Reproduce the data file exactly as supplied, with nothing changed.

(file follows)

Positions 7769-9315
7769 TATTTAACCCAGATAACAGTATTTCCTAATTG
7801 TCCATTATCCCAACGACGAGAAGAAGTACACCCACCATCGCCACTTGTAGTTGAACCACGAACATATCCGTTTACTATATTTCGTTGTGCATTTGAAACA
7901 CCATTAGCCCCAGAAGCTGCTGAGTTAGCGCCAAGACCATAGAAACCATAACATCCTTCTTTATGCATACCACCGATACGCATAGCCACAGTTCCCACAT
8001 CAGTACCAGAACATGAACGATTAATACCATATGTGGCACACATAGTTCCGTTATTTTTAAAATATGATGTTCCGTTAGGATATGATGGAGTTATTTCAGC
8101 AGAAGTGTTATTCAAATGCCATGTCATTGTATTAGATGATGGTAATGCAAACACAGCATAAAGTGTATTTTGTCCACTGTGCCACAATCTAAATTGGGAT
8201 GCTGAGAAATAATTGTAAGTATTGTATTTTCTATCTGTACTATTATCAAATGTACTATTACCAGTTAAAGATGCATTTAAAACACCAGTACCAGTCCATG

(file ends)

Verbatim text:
Positions 7769-9315
7769 TATTTAACCCAGATAACAGTATTTCCTAATTG
7801 TCCATTATCCCAACGACGAGAAGAAGTACACCCACCATCGCCACTTGTAGTTGAACCACGAACATATCCGTTTACTATATTTCGTTGTGCATTTGAAACA
7901 CCATTAGCCCCAGAAGCTGCTGAGTTAGCGCCAAGACCATAGAAACCATAACATCCTTCTTTATGCATACCACCGATACGCATAGCCACAGTTCCCACAT
8001 CAGTACCAGAACATGAACGATTAATACCATATGTGGCACACATAGTTCCGTTATTTTTAAAATATGATGTTCCGTTAGGATATGATGGAGTTATTTCAGC
8101 AGAAGTGTTATTCAAATGCCATGTCATTGTATTAGATGATGGTAATGCAAACACAGCATAAAGTGTATTTTGTCCACTGTGCCACAATCTAAATTGGGAT
8201 GCTGAGAAATAATTGTAAGTATTGTATTTTCTATCTGTACTATTATCAAATGTACTATTACCAGTTAAAGATGCATTTAAAACACCAGTACCAGTCCATG